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The Future of Books March 28, 2007

Posted by breichen in civil society, innovation, Internet, Knowledge economy, Retail, Technology.

Employees of Google, the world’s largest web-search company, are scanning books into computers using secret methods at secret locations. Although Google has not released any official tallies, Daniel Clancy, the project’s top engineer, has given some clues as to what is actually going on. He has stated that Google has a contract with UC Berkeley requires them to digitize some 3,000 books a day for the university. Google also has contracts with 12 other universities and a number of independent publishers. Some conservative estimates are that Google will be digitizing books at a rate of 10 million per year. The total number of book titles said to exist is estimated at 65 million.

This is not the first project like this to exist. The Internet Archive is a non-profit organization created in 1996 by Brewster Kahle in the attempt to recreate a contemporary Library of Alexandria containing all public-domain texts and videos. Other organizations such as Amazon, Microsoft, and Yahoo! have all been scanning books but the scale to which Google is digitizing them is far greater than any of them.

As books go digital, new questions, both philosophical and commercial, arise. How, physically, will people read books in future? Will technology “unbind” books, as it has unbundled other media, such as music albums? Will reading habits change as a result? What happens when books are interlinked? And what is a book anyway?

The physical medium of books is unlikely to disappear in the digital age. Sony already sells an electronic book reader with about 12,000 titles available for download. Ron Hawkins, head of marketing for the Sony Reader, states that ““our mission is not to replace the print book.” You may be wondering then, who is going to be reading the millions of pages being digitized by Google and their competitors? The idea is that some people will read the books on a computer screen, some will use Google as a method for previewing books they are considering purchasing in paper form, and some will use the service to “look for specific snippets that interest them.”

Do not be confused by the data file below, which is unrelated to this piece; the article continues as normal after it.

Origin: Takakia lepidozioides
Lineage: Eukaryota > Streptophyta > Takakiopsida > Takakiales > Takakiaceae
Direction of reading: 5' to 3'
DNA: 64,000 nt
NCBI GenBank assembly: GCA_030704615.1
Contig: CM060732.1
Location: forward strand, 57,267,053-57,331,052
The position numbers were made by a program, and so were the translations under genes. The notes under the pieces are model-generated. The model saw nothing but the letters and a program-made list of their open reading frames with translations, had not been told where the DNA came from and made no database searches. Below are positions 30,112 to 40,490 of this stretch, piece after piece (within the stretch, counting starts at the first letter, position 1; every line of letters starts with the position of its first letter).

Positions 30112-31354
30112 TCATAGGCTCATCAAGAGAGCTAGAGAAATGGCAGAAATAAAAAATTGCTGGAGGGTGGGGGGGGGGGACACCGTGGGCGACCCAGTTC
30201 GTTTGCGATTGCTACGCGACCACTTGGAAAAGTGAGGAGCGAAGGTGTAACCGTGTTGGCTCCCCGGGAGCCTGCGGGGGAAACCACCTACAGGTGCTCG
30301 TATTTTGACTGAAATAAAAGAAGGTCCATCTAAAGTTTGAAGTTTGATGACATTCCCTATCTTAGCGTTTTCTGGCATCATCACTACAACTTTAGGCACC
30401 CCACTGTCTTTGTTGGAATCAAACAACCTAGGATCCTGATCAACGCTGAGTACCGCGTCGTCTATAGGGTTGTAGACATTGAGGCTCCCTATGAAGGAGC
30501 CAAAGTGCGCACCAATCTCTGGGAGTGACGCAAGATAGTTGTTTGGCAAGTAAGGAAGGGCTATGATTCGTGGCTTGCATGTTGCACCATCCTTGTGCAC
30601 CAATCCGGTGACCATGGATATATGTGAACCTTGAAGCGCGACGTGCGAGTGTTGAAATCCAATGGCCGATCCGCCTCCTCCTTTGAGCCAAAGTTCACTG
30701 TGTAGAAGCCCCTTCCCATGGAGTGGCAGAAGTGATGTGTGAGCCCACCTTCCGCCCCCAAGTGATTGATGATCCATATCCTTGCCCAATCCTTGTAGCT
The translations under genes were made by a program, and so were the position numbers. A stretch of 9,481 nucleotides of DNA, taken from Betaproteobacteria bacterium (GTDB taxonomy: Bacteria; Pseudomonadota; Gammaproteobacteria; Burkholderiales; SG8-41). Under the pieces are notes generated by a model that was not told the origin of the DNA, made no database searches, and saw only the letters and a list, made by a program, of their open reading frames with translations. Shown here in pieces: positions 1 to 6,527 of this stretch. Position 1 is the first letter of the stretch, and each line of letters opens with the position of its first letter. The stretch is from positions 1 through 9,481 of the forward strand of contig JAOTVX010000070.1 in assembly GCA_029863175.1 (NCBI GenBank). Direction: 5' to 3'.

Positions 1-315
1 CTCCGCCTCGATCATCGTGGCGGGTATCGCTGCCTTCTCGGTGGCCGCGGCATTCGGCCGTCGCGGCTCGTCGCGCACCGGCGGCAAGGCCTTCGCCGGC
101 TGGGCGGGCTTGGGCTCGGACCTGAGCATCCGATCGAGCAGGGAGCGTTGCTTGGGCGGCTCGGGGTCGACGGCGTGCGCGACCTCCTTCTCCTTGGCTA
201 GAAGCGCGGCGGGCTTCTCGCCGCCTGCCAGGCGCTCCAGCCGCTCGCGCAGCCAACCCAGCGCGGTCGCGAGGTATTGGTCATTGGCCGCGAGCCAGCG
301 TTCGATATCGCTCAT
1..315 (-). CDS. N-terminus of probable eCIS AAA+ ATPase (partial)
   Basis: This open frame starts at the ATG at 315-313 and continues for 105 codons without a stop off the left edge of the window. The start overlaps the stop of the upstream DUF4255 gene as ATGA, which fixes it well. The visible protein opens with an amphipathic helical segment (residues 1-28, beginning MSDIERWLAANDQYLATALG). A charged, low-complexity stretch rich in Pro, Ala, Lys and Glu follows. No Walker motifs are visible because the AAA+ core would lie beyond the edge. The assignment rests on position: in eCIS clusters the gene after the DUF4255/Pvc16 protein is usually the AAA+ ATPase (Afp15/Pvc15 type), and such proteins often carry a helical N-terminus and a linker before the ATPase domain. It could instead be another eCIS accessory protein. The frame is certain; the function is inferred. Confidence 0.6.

Print media is already being diminished by digital replacements. Wikipedia for example, is a free online encyclopedia which is said to have severely reduced the sales of paper-bound alternatives. It is speculated that books which people would not ordinarily read all the way through or that require frequent updates will likely migrate to the digital medium. Other examples of print media being accessed in a digital format more and more frequently include dictionaries, cookbooks or recipes, telephone books/directories, etc.

It will be interesting to see how Google’s project turns out. I think it would be pretty amazing if you could get a digital copy of ANY book in the world just by searching Google Books. I don’t think, however, that paper-bound books are likely to disappear behind the shadow of the digital book.



1. Brian Mulligan - April 1, 2007

I knew that this would eventually happen after music went digital. Additionally, you can access any magazine, newspaper or any other print media along those lines. I think Google is just on the cutting edge of anything that is going to be new and great on the internet or in the digital world. I agree with Brendan about how it will not replace the paper-bound books, but will probably be used more in academia and the professional world. Nothing can replace reading a book on the warm day outside or in your bed at night.

2. Jordi - April 3, 2007

This is a fascinating example. There is a prevalent idea in economics about disruptive technologies and how the upend the established order. The rise of networked, digital media is one of those. With Google, and this project in particular, we can watch this upending in slow motion.

I would like to have links to Wikipedia, to the original article, to google books, and to sony.

This post can expand here, or branch off into others to cover the failure (so far of electronic readers and the legal snarl of copyright protection.

Also, your final comments about why print books will always have a role need to be elaborated further.

3. breichen - April 4, 2007

I feel that print books will always have a role because there are a variety of shortcomings associated with digital books and readers. These include the inability to take notes in the margin or highlight, although you can mark pages with Sony’s product. Perhaps as this technology improves, such improvements may be made. Even if such improvements are made, print books will not disappear. Books have existed for thousands of years, while such digital media is only a few years old. Because of the way people are accustomed to the look, feel, and smell of a book, I don’t think they will simply throw them away. Also, digital media is exactly that–digital. Books from thousands of years ago exist today because we can hold them and read them. The digital format is not infallible and if every book is digitized and the original thrown away, problems will arise.

Original Article: http://www.economist.com/books/displaystory.cfm?story_id=E1_RRRTQQG

Wikipedia, digital encyclopedia: http://en.wikipedia.org/wiki/Main_Page

Sony Reader “digital book”: http://www.Sony.com/Reader

Google Books: http://books.google.com/

Google Books Blog: http://booksearch.blogspot.com/

4. breichen - April 4, 2007

This is another interesting article specifically about the Sony Reader.

In reltaion to what Brian wrote about the Ipod’s success in the digital music market, Skinner writes that “[the digital book reader] is not to literature what the iPod is to music.”

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